Each college or university has different admission requirements. Students are responsible for having identified any area in which they need accommodation and informing the accommodations office at their chosen college or university of their need for accommodation. In some cases, the accommodations office may need more time to gather paperwork or put a plan in place to accommodate a student properly. There may be additional requirements for particular programs of study.
Usually, to qualify for admission to a college, a student must have a high school diploma or its equivalent or be 18 years of age or older and be able to benefit from a program of study at a VCCS college.
Most entering students will be required to take a college placement test to determine whether they are proficient in reading, writing and mathematics.
Students who take classes without intent to complete a certificate, diploma, or degree program are called non-curricular students. These students need to complete an application for admission and fulfill the requirements as outlined by their chosen college. They may be able to take courses which do not require a placement test.
Students needing accommodations must:
self-disclose their disability
provide appropriate documentation regarding the disability
discuss accommodations needed
Talking with someone in the office of accommodations prior to the start of school is a crucial step. Usually, a counselor or accommodations staff member will be able to review documentation and discuss what is needed. As a rule, an IEP or 504 Plan will not be enough documentation to receive accommodations. If you need accommodations to take the placement tests needed for college entrance, please discuss this with the office of accommodations prior to taking the placement test.
Financial aid is important for all students. Knowing financial aid deadlines, paperwork needed, and which programs are eligible for financial aid is a part of attending college and must be completed before college entrance. Some students needing accommodations may be eligible for tuition assistance through another agency such as the Department of Rehabilitative Services or Social Services. Financial assistance might be based on the results of a placement test, and non-curricular students may not be eligible to receive Financial Aid. National Council on Disability provides information on issues surrounding financial aid and disability.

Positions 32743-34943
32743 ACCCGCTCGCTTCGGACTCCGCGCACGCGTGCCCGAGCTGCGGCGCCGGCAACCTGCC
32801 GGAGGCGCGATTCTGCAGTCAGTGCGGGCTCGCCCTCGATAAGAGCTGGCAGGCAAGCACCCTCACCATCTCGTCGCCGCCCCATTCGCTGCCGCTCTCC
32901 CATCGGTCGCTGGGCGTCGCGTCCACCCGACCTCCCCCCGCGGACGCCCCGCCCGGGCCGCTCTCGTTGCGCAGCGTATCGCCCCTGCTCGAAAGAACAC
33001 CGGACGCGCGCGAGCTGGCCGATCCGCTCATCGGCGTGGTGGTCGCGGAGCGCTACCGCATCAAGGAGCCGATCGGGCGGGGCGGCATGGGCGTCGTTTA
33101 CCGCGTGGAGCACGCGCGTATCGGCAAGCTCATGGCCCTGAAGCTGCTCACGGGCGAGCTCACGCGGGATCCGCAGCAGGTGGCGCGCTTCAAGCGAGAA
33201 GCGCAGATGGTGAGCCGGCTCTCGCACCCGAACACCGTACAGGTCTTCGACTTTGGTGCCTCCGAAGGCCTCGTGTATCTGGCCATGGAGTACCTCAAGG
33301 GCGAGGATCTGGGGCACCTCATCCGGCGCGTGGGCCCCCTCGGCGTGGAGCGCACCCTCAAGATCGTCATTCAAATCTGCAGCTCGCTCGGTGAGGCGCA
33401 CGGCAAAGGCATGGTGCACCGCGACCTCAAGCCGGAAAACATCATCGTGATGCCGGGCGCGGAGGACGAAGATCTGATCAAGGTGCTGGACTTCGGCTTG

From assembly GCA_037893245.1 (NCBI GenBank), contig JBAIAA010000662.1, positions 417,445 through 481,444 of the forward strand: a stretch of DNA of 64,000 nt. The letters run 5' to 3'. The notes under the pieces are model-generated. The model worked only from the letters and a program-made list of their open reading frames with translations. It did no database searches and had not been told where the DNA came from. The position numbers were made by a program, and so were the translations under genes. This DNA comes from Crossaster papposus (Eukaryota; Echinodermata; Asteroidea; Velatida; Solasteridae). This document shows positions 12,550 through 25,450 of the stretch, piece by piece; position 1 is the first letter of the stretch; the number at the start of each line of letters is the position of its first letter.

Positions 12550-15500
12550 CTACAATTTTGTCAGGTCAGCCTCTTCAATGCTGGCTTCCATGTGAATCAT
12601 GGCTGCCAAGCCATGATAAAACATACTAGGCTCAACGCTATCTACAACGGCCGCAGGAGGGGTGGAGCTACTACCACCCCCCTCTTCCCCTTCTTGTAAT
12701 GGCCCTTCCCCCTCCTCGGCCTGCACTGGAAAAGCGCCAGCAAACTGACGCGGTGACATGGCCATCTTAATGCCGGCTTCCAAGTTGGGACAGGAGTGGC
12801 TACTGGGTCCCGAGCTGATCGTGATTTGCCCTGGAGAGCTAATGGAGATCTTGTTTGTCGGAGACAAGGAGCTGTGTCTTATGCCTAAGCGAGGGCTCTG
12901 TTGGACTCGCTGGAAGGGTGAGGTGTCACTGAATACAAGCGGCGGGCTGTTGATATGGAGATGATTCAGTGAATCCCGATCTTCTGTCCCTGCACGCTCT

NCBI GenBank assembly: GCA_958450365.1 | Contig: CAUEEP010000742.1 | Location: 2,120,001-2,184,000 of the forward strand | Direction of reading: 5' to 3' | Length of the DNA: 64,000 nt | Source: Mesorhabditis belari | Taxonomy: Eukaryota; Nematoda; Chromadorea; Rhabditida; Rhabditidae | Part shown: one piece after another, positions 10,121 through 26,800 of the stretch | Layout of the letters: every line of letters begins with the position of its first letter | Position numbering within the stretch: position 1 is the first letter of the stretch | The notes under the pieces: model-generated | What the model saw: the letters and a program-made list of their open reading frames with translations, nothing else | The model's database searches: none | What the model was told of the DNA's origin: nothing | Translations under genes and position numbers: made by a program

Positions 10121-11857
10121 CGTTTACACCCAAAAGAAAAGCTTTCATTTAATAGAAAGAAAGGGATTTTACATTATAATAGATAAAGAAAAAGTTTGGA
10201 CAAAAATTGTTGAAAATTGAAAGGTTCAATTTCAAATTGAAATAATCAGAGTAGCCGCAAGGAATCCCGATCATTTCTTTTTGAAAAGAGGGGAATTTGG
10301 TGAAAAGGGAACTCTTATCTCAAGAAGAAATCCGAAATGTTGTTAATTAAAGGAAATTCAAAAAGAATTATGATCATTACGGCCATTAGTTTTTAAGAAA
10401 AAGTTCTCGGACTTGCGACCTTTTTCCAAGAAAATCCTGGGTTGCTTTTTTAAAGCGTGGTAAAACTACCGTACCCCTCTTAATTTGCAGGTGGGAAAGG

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The Virginia Department of Education's I'm Determined priority project provides materials for teachers, students and parents regarding self determination during the transition process.
Going to College provides vignettes by college students with disabilities. The scenes surround the application process, self disclosure advice and examples of problem solving strategies for students as they make the transition from high school to college.
The HEATH Resource Center Clearinghouse has information for students on educational disability support services, policies, procedures, adaptations, accessing college or university campuses, financial assistance, scholarships, and materials that help students transition into college.
The Higher Education Opportunity Act is legislation focused on expanding college access and preparing minority students for competitive and innovative jobs. To learn more about the Higher Education Opportunity Act, click on the following sites:
The Americans with Disabilities Act (ADA) instructs postsecondary institutions "to provide any reasonable accommodation that may be necessary for those people with an identified disability to have equal access to the educational opportunities and services available to non-disabled peers, if requested" (PL 101-336; PL 105-17). The National Council on Disability offers information on post secondary education and issues affecting access to education for people with disabilities.